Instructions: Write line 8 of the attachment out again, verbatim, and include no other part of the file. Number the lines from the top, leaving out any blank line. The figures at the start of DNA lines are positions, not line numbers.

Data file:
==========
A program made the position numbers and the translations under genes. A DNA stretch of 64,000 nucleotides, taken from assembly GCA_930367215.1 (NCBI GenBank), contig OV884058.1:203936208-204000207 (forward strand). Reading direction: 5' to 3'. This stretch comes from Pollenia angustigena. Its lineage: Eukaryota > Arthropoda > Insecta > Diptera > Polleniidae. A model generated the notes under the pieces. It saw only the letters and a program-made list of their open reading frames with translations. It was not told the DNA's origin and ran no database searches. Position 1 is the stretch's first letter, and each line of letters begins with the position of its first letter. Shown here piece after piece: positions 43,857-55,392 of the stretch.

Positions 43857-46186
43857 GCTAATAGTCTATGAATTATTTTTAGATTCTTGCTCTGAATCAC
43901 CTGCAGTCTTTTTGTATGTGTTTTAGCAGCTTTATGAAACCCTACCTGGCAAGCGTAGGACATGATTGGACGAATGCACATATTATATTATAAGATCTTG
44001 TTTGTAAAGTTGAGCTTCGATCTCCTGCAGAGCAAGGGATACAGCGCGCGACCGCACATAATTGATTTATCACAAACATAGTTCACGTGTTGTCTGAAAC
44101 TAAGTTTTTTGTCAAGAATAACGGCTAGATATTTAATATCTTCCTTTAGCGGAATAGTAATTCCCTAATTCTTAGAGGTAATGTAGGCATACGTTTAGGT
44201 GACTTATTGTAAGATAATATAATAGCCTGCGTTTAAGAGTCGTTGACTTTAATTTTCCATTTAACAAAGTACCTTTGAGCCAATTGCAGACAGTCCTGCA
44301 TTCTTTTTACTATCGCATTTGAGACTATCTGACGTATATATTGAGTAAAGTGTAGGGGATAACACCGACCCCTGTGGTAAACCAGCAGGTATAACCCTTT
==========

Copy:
44301 TTCTTTTTACTATCGCATTTGAGACTATCTGACGTATATATTGAGTAAAGTGTAGGGGATAACACCGACCCCTGTGGTAAACCAGCAGGTATAACCCTTT